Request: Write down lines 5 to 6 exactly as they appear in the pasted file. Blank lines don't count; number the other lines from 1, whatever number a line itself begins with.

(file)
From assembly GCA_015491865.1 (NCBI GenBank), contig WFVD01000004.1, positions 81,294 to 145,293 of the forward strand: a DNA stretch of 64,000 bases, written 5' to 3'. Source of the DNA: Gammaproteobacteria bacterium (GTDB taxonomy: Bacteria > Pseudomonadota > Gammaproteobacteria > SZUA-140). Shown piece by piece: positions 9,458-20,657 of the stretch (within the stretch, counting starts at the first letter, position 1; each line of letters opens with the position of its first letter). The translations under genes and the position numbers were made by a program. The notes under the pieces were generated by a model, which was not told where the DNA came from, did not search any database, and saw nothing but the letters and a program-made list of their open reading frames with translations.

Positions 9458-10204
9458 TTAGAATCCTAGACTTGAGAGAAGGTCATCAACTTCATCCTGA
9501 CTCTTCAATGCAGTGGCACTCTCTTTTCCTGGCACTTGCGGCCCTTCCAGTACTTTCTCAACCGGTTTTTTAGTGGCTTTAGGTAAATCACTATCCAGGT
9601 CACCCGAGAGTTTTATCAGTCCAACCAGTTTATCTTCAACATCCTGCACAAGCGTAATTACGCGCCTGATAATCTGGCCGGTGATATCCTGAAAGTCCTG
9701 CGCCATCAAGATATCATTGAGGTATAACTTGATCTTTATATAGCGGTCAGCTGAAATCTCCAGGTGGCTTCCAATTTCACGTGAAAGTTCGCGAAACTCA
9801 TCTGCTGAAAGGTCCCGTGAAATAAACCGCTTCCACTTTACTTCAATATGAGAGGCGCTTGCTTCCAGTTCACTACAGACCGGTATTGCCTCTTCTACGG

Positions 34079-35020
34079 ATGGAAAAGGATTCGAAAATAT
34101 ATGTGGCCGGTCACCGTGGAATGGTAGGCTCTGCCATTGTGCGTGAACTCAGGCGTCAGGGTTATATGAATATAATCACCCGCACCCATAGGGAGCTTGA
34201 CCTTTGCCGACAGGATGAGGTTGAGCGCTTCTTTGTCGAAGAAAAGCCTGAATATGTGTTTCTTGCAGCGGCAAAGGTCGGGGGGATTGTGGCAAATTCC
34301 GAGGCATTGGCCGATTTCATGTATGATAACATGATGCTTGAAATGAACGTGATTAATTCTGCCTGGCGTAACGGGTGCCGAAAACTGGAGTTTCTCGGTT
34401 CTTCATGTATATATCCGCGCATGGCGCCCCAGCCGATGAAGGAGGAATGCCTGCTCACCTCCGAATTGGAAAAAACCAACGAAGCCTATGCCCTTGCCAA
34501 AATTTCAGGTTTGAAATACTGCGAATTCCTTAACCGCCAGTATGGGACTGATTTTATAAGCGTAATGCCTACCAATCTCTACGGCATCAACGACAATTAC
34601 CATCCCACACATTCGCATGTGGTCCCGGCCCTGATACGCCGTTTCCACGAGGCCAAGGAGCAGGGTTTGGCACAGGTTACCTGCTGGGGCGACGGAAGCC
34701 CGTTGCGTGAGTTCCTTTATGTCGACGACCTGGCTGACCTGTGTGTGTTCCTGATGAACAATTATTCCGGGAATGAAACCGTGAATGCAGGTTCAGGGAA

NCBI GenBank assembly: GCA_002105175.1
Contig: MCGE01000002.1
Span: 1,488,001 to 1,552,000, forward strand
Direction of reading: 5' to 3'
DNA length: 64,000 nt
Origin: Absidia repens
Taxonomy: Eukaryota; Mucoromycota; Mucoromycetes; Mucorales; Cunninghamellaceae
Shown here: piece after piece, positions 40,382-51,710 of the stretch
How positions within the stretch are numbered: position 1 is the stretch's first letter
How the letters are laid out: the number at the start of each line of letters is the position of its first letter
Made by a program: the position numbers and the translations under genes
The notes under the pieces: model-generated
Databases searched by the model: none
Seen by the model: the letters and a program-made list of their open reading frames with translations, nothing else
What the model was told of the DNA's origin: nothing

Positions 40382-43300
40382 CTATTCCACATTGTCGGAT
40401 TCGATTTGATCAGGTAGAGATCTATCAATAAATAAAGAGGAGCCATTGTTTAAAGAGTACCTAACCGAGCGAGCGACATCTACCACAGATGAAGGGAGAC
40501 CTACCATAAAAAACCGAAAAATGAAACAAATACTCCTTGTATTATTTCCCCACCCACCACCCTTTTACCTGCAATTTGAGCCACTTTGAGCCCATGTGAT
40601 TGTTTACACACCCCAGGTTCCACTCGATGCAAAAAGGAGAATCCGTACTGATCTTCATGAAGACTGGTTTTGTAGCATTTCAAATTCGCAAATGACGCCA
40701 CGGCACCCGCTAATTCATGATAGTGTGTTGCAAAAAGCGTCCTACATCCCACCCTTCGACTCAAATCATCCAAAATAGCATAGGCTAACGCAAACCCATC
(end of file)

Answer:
9601 CACCCGAGAGTTTTATCAGTCCAACCAGTTTATCTTCAACATCCTGCACAAGCGTAATTACGCGCCTGATAATCTGGCCGGTGATATCCTGAAAGTCCTG
9701 CGCCATCAAGATATCATTGAGGTATAACTTGATCTTTATATAGCGGTCAGCTGAAATCTCCAGGTGGCTTCCAATTTCACGTGAAAGTTCGCGAAACTCA